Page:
Ding Dong Lounge
In the five years since the Morning After Girls (aka the MAGs) left these shores for New York, economies have crumbled, styles have risen and fallen, yet the band have remained untouched. Though lineups have shifted, the core duo of Sacha Lucashenko and Marty Sleeman ensure the aesthetic remains the same. Time has, if anything strengthened and honed the band’s sound into one that transcends their oft-touted influences and renders them one of the best rock bands in the country. Ten years on the job will do that, and tonight’s show stands as the most recent proof.
In lieu of a support band the audience (most of whom seem to be ex-MAGs members) check their smart phones, push their hair out of their eyes and sip pints. No one seems under 30 and music, it’s safe to say, is taken very seriously here. Even as the room fills to near capacity, the mood is cautious and chatty.
The gig slides smoothly into action; incense is lit, soundscapes play over the PA and the band arrive to little fanfare. The spacey riff for opening song Corruption pulls attention toward the band and for the rest of the show, it’s hard to look away. The sound is huge; the drums punish, basslines swerve and buckle, the guitar riffs are singed with distortion. So far, so neo-psychedelic, but where the MAGs really show prowess and progress is with the vocal attack. Sleeman and Lucashenko’s voices blend, twist and spar against each other, giving an acrid edge to the warmth of their guitars and the keyboards of vital talent Johnny Livewire. Never sounding this powerful or coruscating, Death Processions, and the 90210-featured Alone render the audience a noisy, cheering mass. Though the band never acknowledge it, a triumphant homecoming is unfolding.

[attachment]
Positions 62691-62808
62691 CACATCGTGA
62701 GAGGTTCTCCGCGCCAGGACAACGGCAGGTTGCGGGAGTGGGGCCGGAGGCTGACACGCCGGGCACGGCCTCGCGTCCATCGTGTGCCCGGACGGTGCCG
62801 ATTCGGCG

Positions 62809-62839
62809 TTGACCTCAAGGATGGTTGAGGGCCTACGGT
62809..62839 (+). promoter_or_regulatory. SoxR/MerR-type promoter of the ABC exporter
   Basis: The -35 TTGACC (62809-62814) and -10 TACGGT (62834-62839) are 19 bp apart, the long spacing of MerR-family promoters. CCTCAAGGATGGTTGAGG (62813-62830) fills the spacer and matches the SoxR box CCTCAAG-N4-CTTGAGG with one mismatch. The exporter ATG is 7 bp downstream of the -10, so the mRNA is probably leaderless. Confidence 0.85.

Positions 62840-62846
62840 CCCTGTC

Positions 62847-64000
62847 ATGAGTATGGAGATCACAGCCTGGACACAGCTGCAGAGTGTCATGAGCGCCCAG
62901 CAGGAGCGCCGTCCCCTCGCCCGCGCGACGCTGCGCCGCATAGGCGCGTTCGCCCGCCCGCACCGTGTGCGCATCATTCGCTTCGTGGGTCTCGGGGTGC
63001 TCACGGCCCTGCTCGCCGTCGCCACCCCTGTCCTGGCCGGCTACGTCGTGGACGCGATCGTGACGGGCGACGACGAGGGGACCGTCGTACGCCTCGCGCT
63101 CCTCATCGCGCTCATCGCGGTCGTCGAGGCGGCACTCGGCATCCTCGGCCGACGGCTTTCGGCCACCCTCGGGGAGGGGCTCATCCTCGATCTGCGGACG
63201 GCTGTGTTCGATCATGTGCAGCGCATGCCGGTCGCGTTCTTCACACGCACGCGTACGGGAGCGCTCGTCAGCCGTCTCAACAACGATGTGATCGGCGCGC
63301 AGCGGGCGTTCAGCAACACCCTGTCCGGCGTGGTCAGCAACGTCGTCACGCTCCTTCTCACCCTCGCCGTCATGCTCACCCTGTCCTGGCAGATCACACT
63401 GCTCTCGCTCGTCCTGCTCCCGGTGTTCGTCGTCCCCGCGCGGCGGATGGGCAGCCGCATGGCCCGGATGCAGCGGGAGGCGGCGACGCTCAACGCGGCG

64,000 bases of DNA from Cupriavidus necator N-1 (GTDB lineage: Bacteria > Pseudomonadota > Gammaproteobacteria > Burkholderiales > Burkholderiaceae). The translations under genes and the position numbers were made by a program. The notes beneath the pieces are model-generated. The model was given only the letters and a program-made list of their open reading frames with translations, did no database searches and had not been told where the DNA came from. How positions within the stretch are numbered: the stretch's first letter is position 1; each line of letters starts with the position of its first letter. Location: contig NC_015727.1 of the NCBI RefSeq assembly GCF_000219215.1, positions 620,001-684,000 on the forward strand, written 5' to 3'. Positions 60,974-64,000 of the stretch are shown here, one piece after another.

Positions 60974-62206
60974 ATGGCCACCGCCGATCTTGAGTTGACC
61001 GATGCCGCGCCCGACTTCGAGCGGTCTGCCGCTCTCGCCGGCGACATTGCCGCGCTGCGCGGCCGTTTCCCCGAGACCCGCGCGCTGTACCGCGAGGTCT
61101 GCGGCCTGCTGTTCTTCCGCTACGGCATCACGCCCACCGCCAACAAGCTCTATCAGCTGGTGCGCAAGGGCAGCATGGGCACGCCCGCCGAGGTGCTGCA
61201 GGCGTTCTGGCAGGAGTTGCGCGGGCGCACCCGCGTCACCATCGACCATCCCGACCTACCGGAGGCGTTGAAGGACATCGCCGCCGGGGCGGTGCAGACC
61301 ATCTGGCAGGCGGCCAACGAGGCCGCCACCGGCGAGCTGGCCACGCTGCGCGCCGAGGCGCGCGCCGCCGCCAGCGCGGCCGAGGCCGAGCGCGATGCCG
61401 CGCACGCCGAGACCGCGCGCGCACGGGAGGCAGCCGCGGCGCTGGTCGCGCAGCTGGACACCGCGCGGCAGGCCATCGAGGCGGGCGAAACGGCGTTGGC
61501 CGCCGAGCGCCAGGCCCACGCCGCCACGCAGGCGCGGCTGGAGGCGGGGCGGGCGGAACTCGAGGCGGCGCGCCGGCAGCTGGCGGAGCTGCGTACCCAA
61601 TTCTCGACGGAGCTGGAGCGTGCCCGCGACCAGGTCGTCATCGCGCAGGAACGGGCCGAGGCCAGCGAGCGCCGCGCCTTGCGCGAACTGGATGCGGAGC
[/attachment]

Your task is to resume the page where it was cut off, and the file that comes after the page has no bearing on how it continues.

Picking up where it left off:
Psych-rock has long been the realm of lazy, effects-reliant guitarists who never need learn a barre chord to sound like the Brian Jonestown Massacre, and its current faddishness is no doubt partly down to this simplicity. Conversely, it’s one of the hardest genres in which to sound individual and inspire affection. However the MAGs are smarter and their songs better constructed than many of their peers, national or international, and there is no such bland chording here. Older songs like Shadows Evolve and The General Public get whoops of recognition while newer ones sound even better; layered, powerful and immediate, they couldn’t be written by anyone else. The encore of a blistering Who is They? and the near-pastoral version of There’s A Taking leave the audience far too happy for a group of people wearing so much black.
Though there’s no danger of the group disappearing into the fresh batch of bands pushing the guitar-chord-as-crashing-wave sound, the MAGs have made their biggest step toward perfecting this oft-abused style and with news of a new album due later this year, it’s good to have them back.